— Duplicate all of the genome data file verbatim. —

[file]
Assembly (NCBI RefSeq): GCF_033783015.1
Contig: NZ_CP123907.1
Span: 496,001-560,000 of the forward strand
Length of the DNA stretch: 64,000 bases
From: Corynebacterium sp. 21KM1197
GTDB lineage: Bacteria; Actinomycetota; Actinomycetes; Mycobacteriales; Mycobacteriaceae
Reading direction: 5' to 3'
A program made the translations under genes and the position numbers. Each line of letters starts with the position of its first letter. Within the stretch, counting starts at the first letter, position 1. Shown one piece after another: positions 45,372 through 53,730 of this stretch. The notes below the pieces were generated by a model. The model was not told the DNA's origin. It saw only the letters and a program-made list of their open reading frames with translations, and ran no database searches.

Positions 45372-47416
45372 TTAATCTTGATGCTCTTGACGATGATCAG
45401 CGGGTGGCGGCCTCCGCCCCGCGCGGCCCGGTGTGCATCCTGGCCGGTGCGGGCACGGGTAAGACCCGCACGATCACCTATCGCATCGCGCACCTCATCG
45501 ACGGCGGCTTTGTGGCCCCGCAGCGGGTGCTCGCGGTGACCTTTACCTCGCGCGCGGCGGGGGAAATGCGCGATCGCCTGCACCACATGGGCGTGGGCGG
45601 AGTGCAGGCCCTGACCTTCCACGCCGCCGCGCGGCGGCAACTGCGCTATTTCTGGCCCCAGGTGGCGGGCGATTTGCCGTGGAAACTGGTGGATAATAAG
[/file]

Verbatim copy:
Assembly (NCBI RefSeq): GCF_033783015.1
Contig: NZ_CP123907.1
Span: 496,001-560,000 of the forward strand
Length of the DNA stretch: 64,000 bases
From: Corynebacterium sp. 21KM1197
GTDB lineage: Bacteria; Actinomycetota; Actinomycetes; Mycobacteriales; Mycobacteriaceae
Reading direction: 5' to 3'
A program made the translations under genes and the position numbers. Each line of letters starts with the position of its first letter. Within the stretch, counting starts at the first letter, position 1. Shown one piece after another: positions 45,372 through 53,730 of this stretch. The notes below the pieces were generated by a model. The model was not told the DNA's origin. It saw only the letters and a program-made list of their open reading frames with translations, and ran no database searches.

Positions 45372-47416
45372 TTAATCTTGATGCTCTTGACGATGATCAG
45401 CGGGTGGCGGCCTCCGCCCCGCGCGGCCCGGTGTGCATCCTGGCCGGTGCGGGCACGGGTAAGACCCGCACGATCACCTATCGCATCGCGCACCTCATCG
45501 ACGGCGGCTTTGTGGCCCCGCAGCGGGTGCTCGCGGTGACCTTTACCTCGCGCGCGGCGGGGGAAATGCGCGATCGCCTGCACCACATGGGCGTGGGCGG
45601 AGTGCAGGCCCTGACCTTCCACGCCGCCGCGCGGCGGCAACTGCGCTATTTCTGGCCCCAGGTGGCGGGCGATTTGCCGTGGAAACTGGTGGATAATAAG